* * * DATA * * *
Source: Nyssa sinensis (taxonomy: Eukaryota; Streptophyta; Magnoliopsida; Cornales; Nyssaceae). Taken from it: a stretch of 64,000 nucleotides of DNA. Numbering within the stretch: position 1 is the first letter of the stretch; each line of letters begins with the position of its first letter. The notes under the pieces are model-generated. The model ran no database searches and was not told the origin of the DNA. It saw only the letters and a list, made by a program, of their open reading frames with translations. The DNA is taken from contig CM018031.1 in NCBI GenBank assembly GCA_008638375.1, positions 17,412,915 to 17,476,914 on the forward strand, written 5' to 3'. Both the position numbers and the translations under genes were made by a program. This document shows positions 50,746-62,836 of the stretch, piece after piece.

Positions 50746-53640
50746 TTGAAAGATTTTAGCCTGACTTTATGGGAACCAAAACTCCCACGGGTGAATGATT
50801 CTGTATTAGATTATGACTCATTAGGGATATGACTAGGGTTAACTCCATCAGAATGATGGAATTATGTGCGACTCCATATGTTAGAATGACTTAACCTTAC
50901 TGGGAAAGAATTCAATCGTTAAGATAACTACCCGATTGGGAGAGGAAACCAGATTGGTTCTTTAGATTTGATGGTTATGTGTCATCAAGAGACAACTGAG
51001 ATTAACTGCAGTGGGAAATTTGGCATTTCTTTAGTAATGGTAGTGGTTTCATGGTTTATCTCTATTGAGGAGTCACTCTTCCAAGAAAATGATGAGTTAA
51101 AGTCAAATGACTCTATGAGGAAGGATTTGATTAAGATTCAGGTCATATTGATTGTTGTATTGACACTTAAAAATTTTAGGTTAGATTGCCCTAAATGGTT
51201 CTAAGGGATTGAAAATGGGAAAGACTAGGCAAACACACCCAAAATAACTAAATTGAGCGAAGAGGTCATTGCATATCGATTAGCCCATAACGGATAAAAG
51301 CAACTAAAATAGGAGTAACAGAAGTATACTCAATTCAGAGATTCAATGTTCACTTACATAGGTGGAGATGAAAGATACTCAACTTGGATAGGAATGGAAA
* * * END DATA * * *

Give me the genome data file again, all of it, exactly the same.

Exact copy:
Source: Nyssa sinensis (taxonomy: Eukaryota; Streptophyta; Magnoliopsida; Cornales; Nyssaceae). Taken from it: a stretch of 64,000 nucleotides of DNA. Numbering within the stretch: position 1 is the first letter of the stretch; each line of letters begins with the position of its first letter. The notes under the pieces are model-generated. The model ran no database searches and was not told the origin of the DNA. It saw only the letters and a list, made by a program, of their open reading frames with translations. The DNA is taken from contig CM018031.1 in NCBI GenBank assembly GCA_008638375.1, positions 17,412,915 to 17,476,914 on the forward strand, written 5' to 3'. Both the position numbers and the translations under genes were made by a program. This document shows positions 50,746-62,836 of the stretch, piece after piece.

Positions 50746-53640
50746 TTGAAAGATTTTAGCCTGACTTTATGGGAACCAAAACTCCCACGGGTGAATGATT
50801 CTGTATTAGATTATGACTCATTAGGGATATGACTAGGGTTAACTCCATCAGAATGATGGAATTATGTGCGACTCCATATGTTAGAATGACTTAACCTTAC
50901 TGGGAAAGAATTCAATCGTTAAGATAACTACCCGATTGGGAGAGGAAACCAGATTGGTTCTTTAGATTTGATGGTTATGTGTCATCAAGAGACAACTGAG
51001 ATTAACTGCAGTGGGAAATTTGGCATTTCTTTAGTAATGGTAGTGGTTTCATGGTTTATCTCTATTGAGGAGTCACTCTTCCAAGAAAATGATGAGTTAA
51101 AGTCAAATGACTCTATGAGGAAGGATTTGATTAAGATTCAGGTCATATTGATTGTTGTATTGACACTTAAAAATTTTAGGTTAGATTGCCCTAAATGGTT
51201 CTAAGGGATTGAAAATGGGAAAGACTAGGCAAACACACCCAAAATAACTAAATTGAGCGAAGAGGTCATTGCATATCGATTAGCCCATAACGGATAAAAG
51301 CAACTAAAATAGGAGTAACAGAAGTATACTCAATTCAGAGATTCAATGTTCACTTACATAGGTGGAGATGAAAGATACTCAACTTGGATAGGAATGGAAA